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March/April 2002

AGRReports    breaking news

Final ITC Decision Due March 5

Almost a year to the date the case was filed, the International Trade Commission was set to make its final decision in the Chinese windshield anti-dumping case on March 5. The commissioners held their final hearing on February 5 and were given one month to make their decision in the case filed by Owatonna, Minn.-based Viracon, Pittsburgh-based PPG Industries and Columbus, Ohio-based Safelite Glass Corp.

The original petition was filed February 26, 2001 (see May/June 2001 AGRR page 32, see July/August 2001 AGRR page 4, September/October 2001 AGRR page 11 and November/December 2001 AGRR page 10 for related stories), and so far, in both preliminary investigations the International Trade Commission and the Department of Commerce have ruled in the favor of the petitioners. The International Trade Commission will make its final decision on March 5 on whether the dumping of windshields manufactured in China is actually occurring in the United States. If the ITC decides dumping is occurring, the case will return to the Department of Commerce, which will be compelled to decide to what extent the dumping is occurring and to what extent it is injuring the U.S. market for replacement windshields. If it again rules in favor of the petitioners and deems the injury to be occurring at a large extent, anti-dumping duties will be placed on Chinese replacement windshield manufacturers importing their products into the United States. Currently, temporary duties have been instated and those will remain in effect until the Department of Commerce reaches its final decision-which should come by summer-barring any postponements, which so far, have been the norm for this case.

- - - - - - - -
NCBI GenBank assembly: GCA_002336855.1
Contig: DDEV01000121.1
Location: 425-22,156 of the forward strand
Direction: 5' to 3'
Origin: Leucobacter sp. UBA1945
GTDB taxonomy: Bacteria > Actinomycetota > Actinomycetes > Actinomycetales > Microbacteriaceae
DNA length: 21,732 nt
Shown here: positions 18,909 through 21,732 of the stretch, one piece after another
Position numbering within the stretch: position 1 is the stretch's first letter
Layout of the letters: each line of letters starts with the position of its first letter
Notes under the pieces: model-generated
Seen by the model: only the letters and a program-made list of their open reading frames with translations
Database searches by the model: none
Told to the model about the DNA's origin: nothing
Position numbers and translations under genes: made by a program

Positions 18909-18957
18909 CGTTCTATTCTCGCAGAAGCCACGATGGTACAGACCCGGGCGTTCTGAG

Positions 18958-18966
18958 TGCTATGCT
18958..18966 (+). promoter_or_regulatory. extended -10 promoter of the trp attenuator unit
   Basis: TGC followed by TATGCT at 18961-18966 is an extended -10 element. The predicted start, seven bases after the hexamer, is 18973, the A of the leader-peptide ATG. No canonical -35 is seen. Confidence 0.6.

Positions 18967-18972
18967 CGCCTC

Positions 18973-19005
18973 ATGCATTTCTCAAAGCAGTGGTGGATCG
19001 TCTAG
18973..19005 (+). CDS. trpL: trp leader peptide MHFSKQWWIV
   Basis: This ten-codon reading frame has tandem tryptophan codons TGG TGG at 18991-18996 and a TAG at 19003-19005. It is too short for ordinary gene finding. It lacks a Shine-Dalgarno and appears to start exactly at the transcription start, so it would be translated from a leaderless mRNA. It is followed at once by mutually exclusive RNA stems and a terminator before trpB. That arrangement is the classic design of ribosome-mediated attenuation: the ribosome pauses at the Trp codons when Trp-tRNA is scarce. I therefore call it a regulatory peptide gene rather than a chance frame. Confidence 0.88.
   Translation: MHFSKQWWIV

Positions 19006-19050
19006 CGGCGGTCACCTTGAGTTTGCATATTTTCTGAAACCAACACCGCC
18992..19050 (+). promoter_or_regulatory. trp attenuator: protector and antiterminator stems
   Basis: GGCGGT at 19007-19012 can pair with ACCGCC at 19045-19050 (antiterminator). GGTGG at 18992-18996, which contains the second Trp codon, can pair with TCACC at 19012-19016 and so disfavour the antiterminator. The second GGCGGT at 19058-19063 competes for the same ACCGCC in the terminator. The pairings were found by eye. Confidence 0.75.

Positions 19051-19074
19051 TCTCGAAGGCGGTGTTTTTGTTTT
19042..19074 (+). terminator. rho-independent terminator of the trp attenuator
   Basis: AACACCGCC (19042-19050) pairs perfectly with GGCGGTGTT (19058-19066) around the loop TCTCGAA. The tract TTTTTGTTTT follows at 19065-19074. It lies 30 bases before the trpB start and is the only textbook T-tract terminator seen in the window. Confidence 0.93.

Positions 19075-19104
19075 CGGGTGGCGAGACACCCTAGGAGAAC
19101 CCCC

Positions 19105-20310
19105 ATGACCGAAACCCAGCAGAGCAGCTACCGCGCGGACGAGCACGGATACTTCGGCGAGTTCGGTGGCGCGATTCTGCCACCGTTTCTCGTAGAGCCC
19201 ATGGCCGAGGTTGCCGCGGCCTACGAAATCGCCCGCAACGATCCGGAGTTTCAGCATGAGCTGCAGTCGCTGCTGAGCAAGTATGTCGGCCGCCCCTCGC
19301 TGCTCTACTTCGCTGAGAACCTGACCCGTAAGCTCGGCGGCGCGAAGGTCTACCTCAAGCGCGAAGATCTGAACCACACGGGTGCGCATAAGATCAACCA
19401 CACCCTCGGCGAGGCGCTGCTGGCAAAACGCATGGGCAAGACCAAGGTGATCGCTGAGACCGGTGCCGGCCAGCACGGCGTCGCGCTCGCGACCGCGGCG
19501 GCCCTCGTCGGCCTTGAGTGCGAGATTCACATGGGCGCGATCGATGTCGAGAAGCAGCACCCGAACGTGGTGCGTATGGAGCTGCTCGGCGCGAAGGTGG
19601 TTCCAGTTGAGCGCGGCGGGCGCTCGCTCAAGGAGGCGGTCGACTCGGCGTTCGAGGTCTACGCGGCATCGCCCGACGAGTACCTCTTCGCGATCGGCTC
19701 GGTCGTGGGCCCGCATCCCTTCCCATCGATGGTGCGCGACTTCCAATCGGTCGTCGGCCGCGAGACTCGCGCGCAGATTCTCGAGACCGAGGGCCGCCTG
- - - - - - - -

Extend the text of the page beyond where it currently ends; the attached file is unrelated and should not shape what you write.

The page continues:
Safelite Closes Bankruptcy Case
Columbus, Ohio-based Safelite Glass Corp. returned to the U.S. Bankruptcy Court in Wilmington, Del., on January 31 to file its "Motion for Final Decree and Order Closing Chapter 11 Case Pursuant to Section 350(a) of the Bankruptcy Code and Bankruptcy Rule 3022." This comes nearly two years after the company originally filed for bankruptcy on June 9, 2000. The company was represented in court by its co-counsel, Willkie Farr & Gallagher and Richards, Layton & Finger.

In September 2000, the company filed for restructuring and emerged from the bankruptcy with a new plan of action and now has finally put the case behind it and has been allowed to disband its "Creditors' Committee," which was formed to see it through the restructuring.